The event, held at the Renaissance Mayflower Hotel, was a long-awaited step toward bringing the two sides together after the hardest-fought primary campaign in recent history. Obama and Clinton will travel to the town of Unity, N.H. -- which gave each candidate 107 votes in its January primary -- this morning for their first public appearance together.

Building on the joint appearances late this week, top Clinton and Obama fundraisers are also scheduled to hold a series of events, including a meeting with Obama backer Penny Pritzker and Clinton supporters Steven Rattner and Maureen White on Tuesday, followed by a fundraising event that night held by major bundlers from both camps. Obama will return to New York a week later for a dinner and gala event, both of which senior Clinton supporters will attend.

Aides described a slowly thawing relationship in which many questions have yet to be answered. The New York Times reported yesterday that Robert Barnett, a lawyer who has brokered book deals for Hillary and Bill Clinton and for Obama, had been brought in to mediate some of the conflicts.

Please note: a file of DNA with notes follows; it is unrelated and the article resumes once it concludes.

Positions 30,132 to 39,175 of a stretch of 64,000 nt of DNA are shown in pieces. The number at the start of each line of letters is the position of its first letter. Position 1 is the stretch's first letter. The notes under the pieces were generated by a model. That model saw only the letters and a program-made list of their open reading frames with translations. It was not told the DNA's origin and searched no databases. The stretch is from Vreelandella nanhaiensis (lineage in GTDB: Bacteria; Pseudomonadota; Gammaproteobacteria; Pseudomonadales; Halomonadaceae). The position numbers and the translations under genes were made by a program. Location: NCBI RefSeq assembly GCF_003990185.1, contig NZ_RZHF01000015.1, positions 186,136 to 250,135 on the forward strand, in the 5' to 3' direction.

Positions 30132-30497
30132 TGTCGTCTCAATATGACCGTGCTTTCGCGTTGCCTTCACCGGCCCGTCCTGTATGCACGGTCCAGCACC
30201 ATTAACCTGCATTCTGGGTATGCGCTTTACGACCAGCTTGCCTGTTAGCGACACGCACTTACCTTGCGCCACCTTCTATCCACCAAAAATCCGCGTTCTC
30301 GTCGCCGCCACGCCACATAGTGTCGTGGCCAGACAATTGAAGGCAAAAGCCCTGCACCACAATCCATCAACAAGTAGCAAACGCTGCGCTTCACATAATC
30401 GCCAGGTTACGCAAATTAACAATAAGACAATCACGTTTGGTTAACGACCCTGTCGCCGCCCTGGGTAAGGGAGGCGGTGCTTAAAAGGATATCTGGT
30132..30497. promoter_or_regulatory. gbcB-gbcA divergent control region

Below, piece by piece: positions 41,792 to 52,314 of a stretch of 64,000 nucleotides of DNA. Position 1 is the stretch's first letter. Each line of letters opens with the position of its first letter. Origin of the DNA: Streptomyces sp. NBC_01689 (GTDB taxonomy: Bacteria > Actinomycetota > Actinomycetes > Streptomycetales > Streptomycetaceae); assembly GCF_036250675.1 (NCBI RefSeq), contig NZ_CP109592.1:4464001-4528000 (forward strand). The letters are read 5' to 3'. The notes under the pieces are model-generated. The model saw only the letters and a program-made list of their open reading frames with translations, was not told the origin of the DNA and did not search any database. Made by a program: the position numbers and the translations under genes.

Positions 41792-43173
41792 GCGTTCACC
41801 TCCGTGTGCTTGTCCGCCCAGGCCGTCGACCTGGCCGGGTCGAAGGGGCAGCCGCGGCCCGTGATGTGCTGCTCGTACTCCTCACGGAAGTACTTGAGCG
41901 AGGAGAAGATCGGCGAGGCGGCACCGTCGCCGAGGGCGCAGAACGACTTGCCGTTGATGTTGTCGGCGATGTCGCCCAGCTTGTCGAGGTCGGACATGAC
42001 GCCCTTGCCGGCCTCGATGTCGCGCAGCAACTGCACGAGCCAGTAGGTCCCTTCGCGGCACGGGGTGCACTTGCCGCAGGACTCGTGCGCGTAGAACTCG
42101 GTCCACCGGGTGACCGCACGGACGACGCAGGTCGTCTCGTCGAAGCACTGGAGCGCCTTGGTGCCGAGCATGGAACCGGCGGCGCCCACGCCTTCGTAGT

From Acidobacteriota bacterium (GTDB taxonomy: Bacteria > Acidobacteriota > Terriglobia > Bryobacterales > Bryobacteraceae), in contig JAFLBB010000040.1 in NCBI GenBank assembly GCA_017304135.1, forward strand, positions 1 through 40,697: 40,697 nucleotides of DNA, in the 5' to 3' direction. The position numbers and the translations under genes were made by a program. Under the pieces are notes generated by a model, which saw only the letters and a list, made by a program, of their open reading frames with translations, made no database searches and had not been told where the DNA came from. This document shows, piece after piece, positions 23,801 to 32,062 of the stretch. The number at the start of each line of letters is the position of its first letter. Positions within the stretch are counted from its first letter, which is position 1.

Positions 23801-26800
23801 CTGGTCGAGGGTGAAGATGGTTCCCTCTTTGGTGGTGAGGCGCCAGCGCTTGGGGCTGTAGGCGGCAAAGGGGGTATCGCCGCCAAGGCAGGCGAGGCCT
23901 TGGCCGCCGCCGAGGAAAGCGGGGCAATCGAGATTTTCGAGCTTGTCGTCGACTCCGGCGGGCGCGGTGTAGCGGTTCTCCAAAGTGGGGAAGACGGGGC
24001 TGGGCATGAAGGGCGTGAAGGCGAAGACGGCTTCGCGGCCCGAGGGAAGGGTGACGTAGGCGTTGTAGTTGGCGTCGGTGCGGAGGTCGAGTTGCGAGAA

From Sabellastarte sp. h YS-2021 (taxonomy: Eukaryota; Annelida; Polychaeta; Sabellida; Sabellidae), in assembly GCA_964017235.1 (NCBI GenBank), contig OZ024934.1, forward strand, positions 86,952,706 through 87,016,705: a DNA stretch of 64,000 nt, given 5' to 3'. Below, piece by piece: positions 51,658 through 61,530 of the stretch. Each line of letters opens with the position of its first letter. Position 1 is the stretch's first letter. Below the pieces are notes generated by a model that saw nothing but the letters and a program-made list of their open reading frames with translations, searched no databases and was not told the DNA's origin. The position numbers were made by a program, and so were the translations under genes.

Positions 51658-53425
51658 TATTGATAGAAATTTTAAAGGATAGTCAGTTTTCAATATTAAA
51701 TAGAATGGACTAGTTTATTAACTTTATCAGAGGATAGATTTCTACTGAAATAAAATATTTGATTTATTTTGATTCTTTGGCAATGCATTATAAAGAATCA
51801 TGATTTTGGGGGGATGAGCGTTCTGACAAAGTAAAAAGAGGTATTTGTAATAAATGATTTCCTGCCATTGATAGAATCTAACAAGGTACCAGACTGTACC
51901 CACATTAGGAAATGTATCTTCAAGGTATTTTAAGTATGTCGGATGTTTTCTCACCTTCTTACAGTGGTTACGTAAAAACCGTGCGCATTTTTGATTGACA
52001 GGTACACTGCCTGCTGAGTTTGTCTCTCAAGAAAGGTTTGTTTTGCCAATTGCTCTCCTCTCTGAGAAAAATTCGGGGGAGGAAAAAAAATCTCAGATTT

Bill Clinton's role in the coming months has become one of the main sticking points. Obama has not called the former president, and Bill Clinton has not reached out to Obama in the three weeks since the Democratic primary season ended, aides to both said. They said the degree of the rift between the two men has been exaggerated, but neither side denied that the part the former president will play in the fall campaign is one of the jagged edges in a merger that has begun to take shape.